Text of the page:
There is an abundance of digital photography that is copyright-restricted from use. Instagram alone has 40 billion images that are unavailable to content creators. The platform boasts 400 million daily active users and 95 million new photos every day.
Cloud storage services also see enormous untapped potential with 1.3 billion users storing their photos on Google Photos and Apple’s iCloud.
These numbers represent potential growth outside of the current microstock market.
“[…] there is a new opportunity for a business model that works better for everyone.”
According to Unsplash: “[…] there are potentially 100 times more people looking for usable imagery today, than a decade ago. Image use has moved mainstream which is why there’s a new opportunity for a business model that works better for everyone.”
Enter Picax — a solution that works better for everyone
Picax (http://pic.ax) is the missing link between the rising demand for authentic visual content from advertisers and the huge supply of raw photos made by amateur photographers.
Photographers don’t need new apps or accounts — by simply adding #picax hashtag to the caption on Instagram they list the photo for sale. As much as 50% of Picax subscription revenue is distributed among photographers. Relative number of downloads each author gets determines their share of earnings.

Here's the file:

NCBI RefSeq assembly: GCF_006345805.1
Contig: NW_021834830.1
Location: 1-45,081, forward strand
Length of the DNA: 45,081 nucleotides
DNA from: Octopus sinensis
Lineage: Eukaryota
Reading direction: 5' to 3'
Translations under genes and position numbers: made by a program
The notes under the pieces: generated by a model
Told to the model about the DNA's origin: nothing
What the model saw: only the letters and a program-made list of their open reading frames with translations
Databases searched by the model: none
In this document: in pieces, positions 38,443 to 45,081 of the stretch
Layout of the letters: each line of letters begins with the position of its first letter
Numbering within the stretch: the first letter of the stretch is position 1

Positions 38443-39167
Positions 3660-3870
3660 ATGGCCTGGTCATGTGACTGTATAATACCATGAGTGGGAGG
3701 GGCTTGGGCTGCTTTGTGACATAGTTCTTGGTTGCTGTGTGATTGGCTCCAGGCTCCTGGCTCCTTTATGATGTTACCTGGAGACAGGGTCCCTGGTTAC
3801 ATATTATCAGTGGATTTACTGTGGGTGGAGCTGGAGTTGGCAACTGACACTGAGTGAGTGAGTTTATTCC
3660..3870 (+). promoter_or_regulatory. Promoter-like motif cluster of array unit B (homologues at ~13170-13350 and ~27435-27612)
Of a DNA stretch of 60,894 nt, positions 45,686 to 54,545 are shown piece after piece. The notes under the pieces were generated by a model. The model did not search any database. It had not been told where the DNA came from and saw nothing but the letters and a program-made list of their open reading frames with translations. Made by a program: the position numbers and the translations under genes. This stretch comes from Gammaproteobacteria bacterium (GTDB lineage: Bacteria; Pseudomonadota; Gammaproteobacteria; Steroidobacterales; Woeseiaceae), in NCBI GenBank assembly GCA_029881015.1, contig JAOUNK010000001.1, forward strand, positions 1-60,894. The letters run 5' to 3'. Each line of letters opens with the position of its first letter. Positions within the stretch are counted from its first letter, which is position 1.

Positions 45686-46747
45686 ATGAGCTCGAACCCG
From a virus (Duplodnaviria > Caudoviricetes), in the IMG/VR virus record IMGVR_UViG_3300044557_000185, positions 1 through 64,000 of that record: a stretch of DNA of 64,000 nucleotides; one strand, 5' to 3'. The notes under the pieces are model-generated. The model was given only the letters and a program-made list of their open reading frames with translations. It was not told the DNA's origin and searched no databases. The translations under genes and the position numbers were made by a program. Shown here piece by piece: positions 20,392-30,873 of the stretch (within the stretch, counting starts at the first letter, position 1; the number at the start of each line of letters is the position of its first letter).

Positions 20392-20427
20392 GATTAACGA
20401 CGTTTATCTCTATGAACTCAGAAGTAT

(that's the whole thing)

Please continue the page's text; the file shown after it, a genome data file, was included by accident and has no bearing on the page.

At the same time, marketers and advertisers get access to authentic photos for a flat $30 per month fee. And the simplified license permits customers to use photos unlimited number of times.
All photos on Picax will also have what we call “the Snapchat effect” — one photo can only be downloaded by a few customers before it disappears completely from Picax. This way, photographers can be sure their photos will get the same amount of exposure as everyone else, and the advertisers can sleep soundly knowing the photos they’re getting will not be used as featured image on every blog out there.
By connecting amateur photographers and content creators Picax aims to:
1. Make photography business accessible to anyone
2. Create economy around unmonetized photography
3. Make copyright-restricted photography available to content creators
The best part?
Anyone can participate in the disruption of still images industry by submitting their photos, subscribing to one of our paid plans or helping us raise $25M in our tokensale campaign.